Jose’s victory, however, has not come without cost.

En route to her converted barn in rural Heath Charnock, I pass by Hampson’s toyshop in Chorley town centre. Established in 1960 and now owned by Jose’s son Michael, 48, it has precious few customers. A ‘To Let’ Sign hangs outside the  building. It will be closing soon, the shop’s economic woes exacerbated by the damage done to Jose’s  good name.

On the narrow rural lane leading to Jose’s house are two smart- looking static mobile homes, where Mr Linfoot and his family now live. They are currently fighting the local council’s attempts to evict them.

A shiny, liveried van sits on the drive, the scene of last year’s altercation with Jose Hampson.

Opening the door to her home, it is indeed hard to reconcile Mr Linfoot’s portrayal of Jose Hampson as ‘an aggressive, foul-mouthed racist’ with the polite, pocket-sized granny who leads me into a living room dominated by a dresser decorated with willow-pattern crockery.

Unsteady on her feet, Mrs Hampson — who nursed her husband of almost 50 years through cancer until his death five years ago — had a hip replacement operation recently and is only just out of her wheelchair.

Jose tells me she and late husband Jack, a builder, fell in love with this spot, with its horse paddocks and uninterrupted views, as a young married couple more than 45 years ago. They bought the farmhouse and its outbuildings, where they raised their two children, Michael, and Tracey, now 53.

Jose downsized to the barn, which they’d converted, and sold off the main house after Jack fell critically ill with lung cancer caused from years of working with asbestos. 

After he died, she couldn’t bear to leave the home which held so many cherished memories for her.  But her hopes for a quiet, well-earned  retirement were short-lived.

It was in 2008 that Mr Linfoot and his wife, who have three sons, bought a small plot of Green Belt land near Jose’s home, on which they hoped to ‘practise their Romany culture’. A number of caravans arrived around four years ago — since replaced with static mobile homes — and the Linfoots applied for planning permission for change of use.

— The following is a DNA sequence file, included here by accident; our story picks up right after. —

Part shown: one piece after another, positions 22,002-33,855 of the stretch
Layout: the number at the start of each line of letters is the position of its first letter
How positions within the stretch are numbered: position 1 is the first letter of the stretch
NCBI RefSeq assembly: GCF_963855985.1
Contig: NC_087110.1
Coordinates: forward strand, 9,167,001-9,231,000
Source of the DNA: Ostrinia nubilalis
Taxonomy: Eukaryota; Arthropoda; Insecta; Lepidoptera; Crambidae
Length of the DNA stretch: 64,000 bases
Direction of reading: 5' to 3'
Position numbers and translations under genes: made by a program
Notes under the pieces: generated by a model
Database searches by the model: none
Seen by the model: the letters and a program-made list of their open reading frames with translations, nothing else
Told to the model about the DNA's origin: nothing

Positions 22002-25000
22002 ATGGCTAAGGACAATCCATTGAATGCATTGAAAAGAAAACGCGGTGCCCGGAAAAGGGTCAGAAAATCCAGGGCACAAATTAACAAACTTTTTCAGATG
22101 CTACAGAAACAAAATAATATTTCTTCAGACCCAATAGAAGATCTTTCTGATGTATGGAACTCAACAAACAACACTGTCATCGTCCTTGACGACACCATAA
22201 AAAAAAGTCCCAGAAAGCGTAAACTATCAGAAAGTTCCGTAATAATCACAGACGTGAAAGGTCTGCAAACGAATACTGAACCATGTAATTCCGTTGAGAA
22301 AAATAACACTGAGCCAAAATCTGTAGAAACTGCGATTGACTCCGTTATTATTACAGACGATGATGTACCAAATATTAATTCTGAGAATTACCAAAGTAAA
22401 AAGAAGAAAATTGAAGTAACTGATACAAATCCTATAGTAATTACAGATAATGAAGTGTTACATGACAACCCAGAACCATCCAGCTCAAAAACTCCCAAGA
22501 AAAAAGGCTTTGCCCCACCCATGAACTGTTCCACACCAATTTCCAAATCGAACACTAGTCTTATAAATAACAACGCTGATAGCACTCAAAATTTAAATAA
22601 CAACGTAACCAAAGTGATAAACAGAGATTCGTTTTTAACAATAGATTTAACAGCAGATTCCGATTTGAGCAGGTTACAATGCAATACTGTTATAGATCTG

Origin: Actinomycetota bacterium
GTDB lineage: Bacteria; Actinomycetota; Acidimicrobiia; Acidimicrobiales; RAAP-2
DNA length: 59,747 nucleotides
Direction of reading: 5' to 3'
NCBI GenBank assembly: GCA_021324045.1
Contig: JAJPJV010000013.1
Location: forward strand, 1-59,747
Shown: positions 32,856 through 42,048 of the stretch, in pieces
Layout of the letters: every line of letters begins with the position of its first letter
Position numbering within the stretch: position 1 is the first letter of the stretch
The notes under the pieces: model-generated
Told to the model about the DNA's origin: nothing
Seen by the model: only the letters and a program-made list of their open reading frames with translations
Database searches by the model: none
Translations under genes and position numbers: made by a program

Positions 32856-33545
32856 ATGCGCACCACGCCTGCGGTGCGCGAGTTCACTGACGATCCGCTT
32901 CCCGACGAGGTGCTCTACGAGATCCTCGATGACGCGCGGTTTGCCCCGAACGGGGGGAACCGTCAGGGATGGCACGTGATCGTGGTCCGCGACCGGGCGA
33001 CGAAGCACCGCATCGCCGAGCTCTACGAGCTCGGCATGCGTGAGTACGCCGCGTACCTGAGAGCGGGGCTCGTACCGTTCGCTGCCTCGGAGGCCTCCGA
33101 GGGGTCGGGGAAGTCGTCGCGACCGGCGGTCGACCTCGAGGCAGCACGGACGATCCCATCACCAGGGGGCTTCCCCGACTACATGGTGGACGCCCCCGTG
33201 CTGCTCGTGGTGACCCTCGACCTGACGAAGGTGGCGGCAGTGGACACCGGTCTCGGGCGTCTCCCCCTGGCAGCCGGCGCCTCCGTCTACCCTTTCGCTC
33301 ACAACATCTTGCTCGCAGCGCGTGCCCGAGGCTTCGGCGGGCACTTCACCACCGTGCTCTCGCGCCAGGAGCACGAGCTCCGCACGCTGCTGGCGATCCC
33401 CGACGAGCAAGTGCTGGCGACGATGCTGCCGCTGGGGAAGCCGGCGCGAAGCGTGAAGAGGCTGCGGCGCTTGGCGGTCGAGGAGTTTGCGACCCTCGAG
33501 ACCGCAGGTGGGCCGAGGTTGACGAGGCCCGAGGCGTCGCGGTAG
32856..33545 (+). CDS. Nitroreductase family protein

The planning application and appeal were refused by the local council, which has unsuccessfully been trying to evict the family ever since on the grounds that it is an inappropriate use of Green  Belt land.

Last year the Linfoots were granted a temporary two-year reprieve after their lawyer argued the council’s five-year plan did not include an adequate assessment of local gypsy and traveller families who would need somewhere to live in the future.

‘I’ve nothing against families wanting to make better lives for themselves and their children,’ says Jose who, despite her dismay at the Linfoots setting up home on Green Belt land without planning permission, insists she was always polite and neighbourly towards them.

She continues: ‘When my ginger cat went missing, I went and knocked on their door and asked them to look out for him which they kindly agreed to do.

‘Another night, when I was walking my dog, their large black dog came bounding over to me and when I heard them calling for him I said ‘He’s over here’ and took him back to their home.

They thanked me and one of  them walked me home because it was dark.

‘There was no animosity between us at all, no arguments or bad  feeling, so what happened last April came as a complete bolt out of the blue. I just couldn’t understand it.’

It was around 4pm one spring afternoon when Jose returned home in her car from collecting rent at her properties to find the narrow lane blocked by a van parked outside a cottage.

‘I tried to squeeze past the van and scraped my bumper on a low wall in front of the cottage. I didn’t want to cause a fuss by asking the van owner to move it, so I decided to reverse back down the lane and come back later,’ says Jose, who then backed between the gateposts leading to the Linfoot driveway to turn her car around.

‘I suddenly became aware of Mr Linfoot, who angrily ran over to my car shouting: “What the f*** are you doing on my land?” I felt very shocked and intimidated, but tried to stay calm as I explained I was just turning my car around because the road was blocked.

‘I pointed out that I had scraped my bumper, but he kept swearing at me through the car window. I felt like a rabbit trapped in the headlights. It was very frightening, so eventually I said to him: “I believe you are not supposed to be on this land because it is Green Belt.”  I felt so shaken I decided to drive back into town and return home in half an hour, when hopefully the van was gone. I felt far too frightened and vulnerable to get out of my car, let alone wave my arms around shouting aggressively.’